Remember the old joke that one of the most frightening things you can hear is the phrase, "I'm from the government, and I'm here to help"? I mention that by way of reporting a federal push for greater accountability in higher education-sort of a "No College Left Behind" effort. The Department of Education's Commission on the Future of Higher Education says it's time to consider a standardized national exit exam to measure the effectiveness of higher education. As with the K-12 program, continued federal funding would hinge on good results. Schools that fail to perform would be cut out of aid programs such as Pell Grants and Stafford loans.
Not surprisingly, the plan has been met with a somewhat less than enthusiastic response from higher education.
Sure, accountability is a good thing. With education costs rising, everyone is concerned with ensuring a solid return on their investment. Richard Hersh, former president of Trinity College (Conn.), addressed this subject in a talk I had with him last year for the release of his book Declining by Degrees: Higher Education at Risk. "Just because the marketplace is prepared to give the consumer what he or she wants doesn't necessarily mean that we are doing a good job of what higher education should be," Hersh said. "I'm not sure we can't do both. Why can't we require that a bachelor's degree have a liberal education as a necessary but sufficient condition for it? Why can't we guarantee that, whenever and wherever a person goes to school, there are some criteria and standards by which we can judge whether what is being offered is of high quality, so we can make some judgments as to what the value of a degree means?"
But is a standardized test the best way to achieve that? Commission Chairman Charles Miller has said the test should measure college students' critical thinking, problem solving and written communication skills, but on what level? After satisfying their core curriculum requirements early on, college students begin exploring and learning in different ways. "The beauty of the American system of higher education is that there is no uniform approach," notes Joseph Aoun, dean of the University of Southern California College of Letters, Arts & Sciences. "This remarkable freedom empowers schools to be unusually innovative and socially responsive, as well as allow for greater competition between universities and public and private colleges." Would a music major then be expected to perform at the same level as, say, an engineering major? How would a two-year college stack up against a four-year college?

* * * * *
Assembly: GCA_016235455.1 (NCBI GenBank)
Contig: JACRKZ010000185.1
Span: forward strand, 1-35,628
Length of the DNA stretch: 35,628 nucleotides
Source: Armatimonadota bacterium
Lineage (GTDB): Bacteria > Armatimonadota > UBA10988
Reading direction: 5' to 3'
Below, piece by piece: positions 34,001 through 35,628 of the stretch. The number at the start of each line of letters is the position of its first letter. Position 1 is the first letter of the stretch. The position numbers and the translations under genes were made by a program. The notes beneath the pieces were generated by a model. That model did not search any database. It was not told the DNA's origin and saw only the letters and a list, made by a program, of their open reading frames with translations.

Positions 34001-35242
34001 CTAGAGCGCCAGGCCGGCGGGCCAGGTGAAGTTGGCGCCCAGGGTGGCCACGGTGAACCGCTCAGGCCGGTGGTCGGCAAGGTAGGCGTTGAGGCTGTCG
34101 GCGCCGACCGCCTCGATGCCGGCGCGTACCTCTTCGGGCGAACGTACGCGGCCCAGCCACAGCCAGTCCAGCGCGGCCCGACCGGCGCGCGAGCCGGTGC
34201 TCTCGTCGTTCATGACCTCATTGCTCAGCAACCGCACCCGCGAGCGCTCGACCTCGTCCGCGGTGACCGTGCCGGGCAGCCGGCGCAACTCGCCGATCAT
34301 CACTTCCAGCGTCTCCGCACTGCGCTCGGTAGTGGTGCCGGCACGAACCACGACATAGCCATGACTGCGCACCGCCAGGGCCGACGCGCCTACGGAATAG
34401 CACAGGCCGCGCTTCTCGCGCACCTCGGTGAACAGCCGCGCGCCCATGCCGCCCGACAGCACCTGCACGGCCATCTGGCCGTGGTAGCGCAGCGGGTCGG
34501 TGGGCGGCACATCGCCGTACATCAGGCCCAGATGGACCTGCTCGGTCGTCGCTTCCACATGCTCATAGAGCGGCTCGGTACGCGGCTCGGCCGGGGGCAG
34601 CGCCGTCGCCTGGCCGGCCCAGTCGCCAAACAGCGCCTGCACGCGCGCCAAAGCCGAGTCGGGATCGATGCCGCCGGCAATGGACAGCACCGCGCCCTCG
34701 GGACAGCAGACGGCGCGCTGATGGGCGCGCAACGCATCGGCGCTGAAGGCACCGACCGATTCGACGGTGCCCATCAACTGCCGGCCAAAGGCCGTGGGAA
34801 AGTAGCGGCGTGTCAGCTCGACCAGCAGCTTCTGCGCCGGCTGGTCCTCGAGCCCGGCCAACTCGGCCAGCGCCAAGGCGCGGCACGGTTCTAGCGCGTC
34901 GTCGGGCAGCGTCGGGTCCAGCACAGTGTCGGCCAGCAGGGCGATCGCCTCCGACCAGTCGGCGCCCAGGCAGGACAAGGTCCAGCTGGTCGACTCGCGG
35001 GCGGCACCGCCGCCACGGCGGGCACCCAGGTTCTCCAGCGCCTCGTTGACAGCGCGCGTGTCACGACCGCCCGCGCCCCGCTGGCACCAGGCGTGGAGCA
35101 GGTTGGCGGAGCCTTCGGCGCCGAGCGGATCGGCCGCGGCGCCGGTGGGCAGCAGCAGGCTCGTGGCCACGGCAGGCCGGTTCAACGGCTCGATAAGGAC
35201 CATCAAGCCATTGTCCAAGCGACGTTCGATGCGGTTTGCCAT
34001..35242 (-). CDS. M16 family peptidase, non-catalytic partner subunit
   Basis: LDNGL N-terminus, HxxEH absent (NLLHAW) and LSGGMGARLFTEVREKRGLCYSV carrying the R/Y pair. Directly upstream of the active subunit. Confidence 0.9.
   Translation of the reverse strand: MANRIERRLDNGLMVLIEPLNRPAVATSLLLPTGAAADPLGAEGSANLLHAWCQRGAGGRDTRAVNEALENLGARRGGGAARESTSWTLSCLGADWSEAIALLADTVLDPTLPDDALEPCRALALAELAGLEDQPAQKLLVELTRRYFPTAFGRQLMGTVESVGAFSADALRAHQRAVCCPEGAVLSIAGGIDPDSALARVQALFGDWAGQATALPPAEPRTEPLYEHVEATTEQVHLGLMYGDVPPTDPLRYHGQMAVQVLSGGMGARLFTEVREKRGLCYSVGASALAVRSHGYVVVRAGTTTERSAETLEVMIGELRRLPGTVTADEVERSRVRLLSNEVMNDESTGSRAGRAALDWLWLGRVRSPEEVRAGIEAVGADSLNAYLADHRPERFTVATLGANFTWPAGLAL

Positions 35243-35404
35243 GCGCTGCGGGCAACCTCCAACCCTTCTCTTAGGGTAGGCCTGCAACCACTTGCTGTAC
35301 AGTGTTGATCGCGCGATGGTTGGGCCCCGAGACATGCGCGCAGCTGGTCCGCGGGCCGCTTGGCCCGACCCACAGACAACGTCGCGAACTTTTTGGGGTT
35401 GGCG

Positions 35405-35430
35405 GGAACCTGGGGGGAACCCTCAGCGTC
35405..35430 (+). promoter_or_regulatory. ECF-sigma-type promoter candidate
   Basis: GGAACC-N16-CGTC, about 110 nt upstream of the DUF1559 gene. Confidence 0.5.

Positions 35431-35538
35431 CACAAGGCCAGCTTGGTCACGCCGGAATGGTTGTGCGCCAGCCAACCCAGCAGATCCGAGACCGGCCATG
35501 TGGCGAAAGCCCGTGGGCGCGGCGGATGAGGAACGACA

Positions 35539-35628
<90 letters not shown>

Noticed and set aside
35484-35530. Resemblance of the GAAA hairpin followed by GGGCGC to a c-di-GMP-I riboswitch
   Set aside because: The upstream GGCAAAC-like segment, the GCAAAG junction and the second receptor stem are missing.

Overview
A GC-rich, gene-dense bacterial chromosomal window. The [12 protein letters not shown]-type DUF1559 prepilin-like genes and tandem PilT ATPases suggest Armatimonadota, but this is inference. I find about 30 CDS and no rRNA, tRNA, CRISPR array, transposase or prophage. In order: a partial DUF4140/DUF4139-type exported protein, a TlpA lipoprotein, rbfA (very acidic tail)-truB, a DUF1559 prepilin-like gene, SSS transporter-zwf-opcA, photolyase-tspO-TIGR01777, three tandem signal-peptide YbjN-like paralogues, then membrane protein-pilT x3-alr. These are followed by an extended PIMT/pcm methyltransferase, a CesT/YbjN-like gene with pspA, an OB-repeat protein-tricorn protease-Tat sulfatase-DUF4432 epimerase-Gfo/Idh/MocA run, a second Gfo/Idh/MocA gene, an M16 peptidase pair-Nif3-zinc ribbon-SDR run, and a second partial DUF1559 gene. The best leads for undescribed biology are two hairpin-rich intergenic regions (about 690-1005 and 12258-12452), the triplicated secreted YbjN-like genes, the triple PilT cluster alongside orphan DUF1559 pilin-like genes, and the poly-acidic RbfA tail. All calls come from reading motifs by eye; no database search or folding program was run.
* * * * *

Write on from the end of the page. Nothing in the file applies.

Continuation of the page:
Let's not overlook the fact that colleges and universities already have multiple tools for assessment in place. They answer to regional and national accrediting agencies that evaluate faculty scholarship and student learning outcomes, as well as to agencies that evaluate admissions data and the quality of teaching, learning, and leadership. And, ultimately, they answer to the market: The quality of a school's graduates is certainly one of the deciding factors for prospective students. Would an exit exam make much difference?
The Commission on the Future of Higher Education expects to deliver its recommendations by August 1, but the debate has begun. Where do you stand? Tell us by sending an e-mail to the address below, with the subject line "Accountability," and we'll publish your views. Let's encourage some serious discussion on an issue that could have far-reaching consequences for all of higher education.
Write to Tim Goral at firstname.lastname@example.org.
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